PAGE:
Kent Willever has taken on a job whose very title sounds to some like an oxymoron: He is the executive director of the Rhode Island Ethics Commission. Not only does the state have a long history of corruption in its politics but the agency itself has suffered from apparent conflicts of interest in recent years.
Created in 1986 through a constitutional amendment approved by voters tired of nepotism and bribery in state government, the ethics panel was hampered from the start by a flaw in its basic design. Its members are appointed by the governor and legislative leaders without public hearings or overview. Commissioners are frequently beholden to the very people they are charged with keeping an eye on.
Such appears to be the case, for example, with a pending complaint against state House Speaker John Harwood, accused of representing private companies before state agencies. If the charges were proved, it would be a clear violation of state ethics law. But they can't be proved. Seven of the ethics commission's nine members had to recuse themselves from the case because of personal associations with Harwood. There won't be a quorum until replacements are appointed.
An investigation into several of the ethics commissioners was stymied earlier this year when Willever's predecessor, Martin Healey, was abruptly fired. Healey and most outsiders claim he was dismissed for looking too deeply into conflict-of-interest charges against commissioners who voted to relax a ban on gifts from lobbyists to public officials despite their own ties to lobbyists.
It's not an easy situation for Willever to step into, but much of the Rhode Island political community, and several members of the ethics commission, are counting on him to straighten things out. "We've been shellacked" in the press, admits Richard E. Kirby, the commission's new chairman. "I think that having Kent on board is going to change some perceptions."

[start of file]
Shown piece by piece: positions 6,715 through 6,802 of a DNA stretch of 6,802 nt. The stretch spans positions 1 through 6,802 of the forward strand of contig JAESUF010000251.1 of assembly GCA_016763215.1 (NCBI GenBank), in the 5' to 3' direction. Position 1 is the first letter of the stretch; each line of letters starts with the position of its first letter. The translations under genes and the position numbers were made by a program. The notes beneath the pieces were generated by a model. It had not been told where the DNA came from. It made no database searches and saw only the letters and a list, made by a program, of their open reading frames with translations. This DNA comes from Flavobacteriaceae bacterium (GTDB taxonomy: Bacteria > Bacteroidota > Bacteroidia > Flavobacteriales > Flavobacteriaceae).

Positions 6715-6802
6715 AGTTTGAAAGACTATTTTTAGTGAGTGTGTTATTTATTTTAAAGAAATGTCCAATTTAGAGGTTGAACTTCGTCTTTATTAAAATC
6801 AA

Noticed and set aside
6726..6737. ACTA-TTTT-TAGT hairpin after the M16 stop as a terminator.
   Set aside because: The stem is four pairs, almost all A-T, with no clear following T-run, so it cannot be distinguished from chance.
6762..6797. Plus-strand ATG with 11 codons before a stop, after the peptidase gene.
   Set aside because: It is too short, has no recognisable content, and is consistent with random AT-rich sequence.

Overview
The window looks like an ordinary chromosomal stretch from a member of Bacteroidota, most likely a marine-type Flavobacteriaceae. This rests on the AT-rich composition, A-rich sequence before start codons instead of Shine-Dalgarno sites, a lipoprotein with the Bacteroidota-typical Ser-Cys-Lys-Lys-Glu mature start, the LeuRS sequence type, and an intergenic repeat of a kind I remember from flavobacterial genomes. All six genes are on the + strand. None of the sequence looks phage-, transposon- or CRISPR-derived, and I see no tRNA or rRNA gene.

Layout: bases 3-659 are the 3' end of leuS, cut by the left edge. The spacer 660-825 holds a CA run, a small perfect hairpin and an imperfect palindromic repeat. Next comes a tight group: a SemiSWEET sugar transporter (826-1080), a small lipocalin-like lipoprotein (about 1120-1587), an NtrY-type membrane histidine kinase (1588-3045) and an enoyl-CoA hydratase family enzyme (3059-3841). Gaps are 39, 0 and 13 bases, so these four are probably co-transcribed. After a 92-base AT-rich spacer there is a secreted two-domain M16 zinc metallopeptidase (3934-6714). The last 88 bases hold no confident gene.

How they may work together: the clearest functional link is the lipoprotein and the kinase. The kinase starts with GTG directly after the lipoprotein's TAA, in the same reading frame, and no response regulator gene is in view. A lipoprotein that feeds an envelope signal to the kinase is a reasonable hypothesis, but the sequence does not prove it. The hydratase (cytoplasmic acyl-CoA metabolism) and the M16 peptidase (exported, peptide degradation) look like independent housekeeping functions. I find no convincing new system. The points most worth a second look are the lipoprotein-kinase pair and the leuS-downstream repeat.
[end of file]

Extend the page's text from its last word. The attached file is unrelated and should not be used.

It's not the first time Willever has stepped in to clean up a mess of this sort. After teaching ethics in the Navy, he helped the service review its code of ethics in the wake of the Tailhook scandal. He was subsequently appointed to the Navy and Marine Corps' top appellate court, where some of his colleagues on the bench stood accused of bribery and undue influence charges.
In his new job,Willever faces major challenges. Only about two-thirds of Rhode Island officials required to file financial disclosure reports do so, easily among the poorest performances in the country. Last year, the legislature passed a law allowing for penalties to be brought against people who file ethics complaints that are frivolous. The number of complaints dropped from about 90 a year to nearly zero.
Despite public pressure for reforms, Willever serves at the pleasure of the commissioners, many of whom show little sign of being responsive to their credibility problems. "I wasn't given any assurances," Willever says, "not even an assurance that I'd be here very long."
Having spent much of his career in the Navy rather than in the mire of Rhode Island politics, Willever comes in as clean as anyone possibly could. Political observers in Providence think that if anyone can drain the ethical swamp, he can--it's just they doubt that anyone can. "The Ethics Commission in this state is dead as far as I'm concerned," says Sara Quinn, another former executive director. "I find it impossible to believe that anyone with the guts to do the job as necessary is going to have any shelf life at all."